A lot of psychologists believe that fear is an innate emotion that exists to trigger the ‘fight or flight’ response. They believe that we are born with the ability to be afraid as a natural reaction because it’s a survival mechanism. Fear helps us to determine when we’re faced with danger and it helps us to know how or when to react in order to survive. There was a time when the fears of lightening, fire, or wild animals were all acceptable because those were real threats. Those types of fears are very different from fears that are learned or are conditioned.
As civilization progressed and we no longer needed to be afraid of those things, people began to develop other fears, namely the fear of other people. If we think of it in terms of ‘us’ versus ‘them’, it’s considered normal and okay to be afraid of ‘them’, whomever the members of that group might be.
Children learn many attitudes from their families from a very young age. They can be sensitive not only to facial expressions, but also to negative emotions that are in the environment. If a child grows up in a home that doesn’t feel safe, he or she will be more prone to see the world as a fearful place.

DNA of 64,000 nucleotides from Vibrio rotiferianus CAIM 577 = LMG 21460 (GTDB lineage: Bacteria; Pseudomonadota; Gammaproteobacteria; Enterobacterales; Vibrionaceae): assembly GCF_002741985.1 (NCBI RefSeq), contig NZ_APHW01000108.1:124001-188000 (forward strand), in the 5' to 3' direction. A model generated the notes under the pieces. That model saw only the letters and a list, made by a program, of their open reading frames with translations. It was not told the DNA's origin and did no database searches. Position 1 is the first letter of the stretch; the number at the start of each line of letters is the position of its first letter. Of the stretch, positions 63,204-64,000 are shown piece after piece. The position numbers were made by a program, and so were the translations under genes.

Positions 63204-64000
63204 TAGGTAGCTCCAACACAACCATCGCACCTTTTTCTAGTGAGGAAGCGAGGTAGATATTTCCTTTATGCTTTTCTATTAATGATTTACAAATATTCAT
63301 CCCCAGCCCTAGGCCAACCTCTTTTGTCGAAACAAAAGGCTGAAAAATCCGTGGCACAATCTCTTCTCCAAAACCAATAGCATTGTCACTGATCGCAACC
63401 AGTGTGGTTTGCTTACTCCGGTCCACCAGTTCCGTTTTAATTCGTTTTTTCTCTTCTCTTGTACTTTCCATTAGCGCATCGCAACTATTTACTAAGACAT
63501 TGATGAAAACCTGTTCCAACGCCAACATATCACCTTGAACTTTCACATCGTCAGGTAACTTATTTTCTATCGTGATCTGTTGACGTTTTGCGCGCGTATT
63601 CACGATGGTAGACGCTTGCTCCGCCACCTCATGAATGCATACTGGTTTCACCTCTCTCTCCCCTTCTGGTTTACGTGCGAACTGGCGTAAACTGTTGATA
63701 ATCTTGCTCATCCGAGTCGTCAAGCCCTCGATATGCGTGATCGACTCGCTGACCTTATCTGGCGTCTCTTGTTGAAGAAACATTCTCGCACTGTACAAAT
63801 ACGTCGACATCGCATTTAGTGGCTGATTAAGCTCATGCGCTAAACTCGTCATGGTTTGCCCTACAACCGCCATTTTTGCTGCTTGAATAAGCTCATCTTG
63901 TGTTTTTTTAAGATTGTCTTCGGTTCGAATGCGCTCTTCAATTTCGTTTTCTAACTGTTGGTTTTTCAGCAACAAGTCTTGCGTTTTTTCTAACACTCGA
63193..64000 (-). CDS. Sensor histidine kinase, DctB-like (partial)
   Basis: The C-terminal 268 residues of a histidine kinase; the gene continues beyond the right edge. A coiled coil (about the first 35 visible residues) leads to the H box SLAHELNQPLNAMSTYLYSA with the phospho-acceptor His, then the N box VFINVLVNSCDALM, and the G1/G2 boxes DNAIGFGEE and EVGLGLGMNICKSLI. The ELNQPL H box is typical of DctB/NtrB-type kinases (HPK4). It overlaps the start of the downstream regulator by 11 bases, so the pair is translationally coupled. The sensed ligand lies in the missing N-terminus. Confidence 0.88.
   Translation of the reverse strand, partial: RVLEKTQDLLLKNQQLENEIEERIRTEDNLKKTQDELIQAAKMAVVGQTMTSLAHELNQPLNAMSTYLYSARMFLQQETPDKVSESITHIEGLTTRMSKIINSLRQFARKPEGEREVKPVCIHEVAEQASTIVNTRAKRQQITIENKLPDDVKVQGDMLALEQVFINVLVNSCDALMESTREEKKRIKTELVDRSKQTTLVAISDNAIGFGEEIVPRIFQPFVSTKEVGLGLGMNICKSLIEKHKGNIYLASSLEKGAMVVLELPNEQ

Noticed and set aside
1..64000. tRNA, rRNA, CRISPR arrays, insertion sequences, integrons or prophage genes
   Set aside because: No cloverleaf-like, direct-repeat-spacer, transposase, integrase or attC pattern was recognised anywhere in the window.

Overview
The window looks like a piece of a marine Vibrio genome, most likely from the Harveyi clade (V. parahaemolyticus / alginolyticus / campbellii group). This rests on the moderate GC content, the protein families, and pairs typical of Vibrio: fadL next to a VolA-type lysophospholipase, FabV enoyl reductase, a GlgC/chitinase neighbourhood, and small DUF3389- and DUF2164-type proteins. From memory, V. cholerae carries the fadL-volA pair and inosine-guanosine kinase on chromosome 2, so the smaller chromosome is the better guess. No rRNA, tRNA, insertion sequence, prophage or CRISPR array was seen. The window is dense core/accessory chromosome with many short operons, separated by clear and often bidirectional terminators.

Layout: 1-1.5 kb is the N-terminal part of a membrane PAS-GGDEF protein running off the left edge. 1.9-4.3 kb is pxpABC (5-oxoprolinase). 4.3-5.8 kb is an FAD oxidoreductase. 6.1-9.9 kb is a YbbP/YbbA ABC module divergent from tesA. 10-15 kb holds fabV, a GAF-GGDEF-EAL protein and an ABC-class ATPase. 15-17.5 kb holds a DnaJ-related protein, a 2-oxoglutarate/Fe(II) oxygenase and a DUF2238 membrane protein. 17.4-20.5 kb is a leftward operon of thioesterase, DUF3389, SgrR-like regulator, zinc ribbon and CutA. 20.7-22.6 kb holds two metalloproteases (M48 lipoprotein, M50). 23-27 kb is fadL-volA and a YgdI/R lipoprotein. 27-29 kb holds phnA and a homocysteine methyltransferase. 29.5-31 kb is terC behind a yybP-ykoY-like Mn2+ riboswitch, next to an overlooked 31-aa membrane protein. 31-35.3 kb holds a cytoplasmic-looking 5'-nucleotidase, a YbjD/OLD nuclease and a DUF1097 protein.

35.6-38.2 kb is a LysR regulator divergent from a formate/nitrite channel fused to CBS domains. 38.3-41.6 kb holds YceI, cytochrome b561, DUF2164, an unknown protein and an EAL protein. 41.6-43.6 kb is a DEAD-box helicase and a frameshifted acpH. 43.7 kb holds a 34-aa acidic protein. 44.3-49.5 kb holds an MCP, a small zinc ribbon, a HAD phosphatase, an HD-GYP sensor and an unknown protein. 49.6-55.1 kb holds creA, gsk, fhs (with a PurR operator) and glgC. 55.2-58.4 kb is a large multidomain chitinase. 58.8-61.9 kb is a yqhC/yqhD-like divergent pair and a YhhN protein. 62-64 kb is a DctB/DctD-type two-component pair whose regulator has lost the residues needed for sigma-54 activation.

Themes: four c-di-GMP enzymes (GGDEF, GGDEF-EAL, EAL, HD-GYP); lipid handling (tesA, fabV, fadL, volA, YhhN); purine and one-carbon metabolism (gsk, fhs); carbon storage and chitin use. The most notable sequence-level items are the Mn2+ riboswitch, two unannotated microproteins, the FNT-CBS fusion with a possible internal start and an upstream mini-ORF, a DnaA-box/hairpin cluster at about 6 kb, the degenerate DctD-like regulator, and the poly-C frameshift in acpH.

According to studies, during the first year of life, a child develops a sense of trust or mistrust depending on whether his needs got met within a reasonable amount of time. That’s the lens through which the child is going to view the world. If the child perceives that the world is not a trustworthy place, he or she will be governed by fear.
When an individual is governed by fear, he or she will go on to make up superstitions and these might even get passed down through generations and defended as valid beliefs.
Very few people actually understand the programming of fear and how this can distort our perceptions.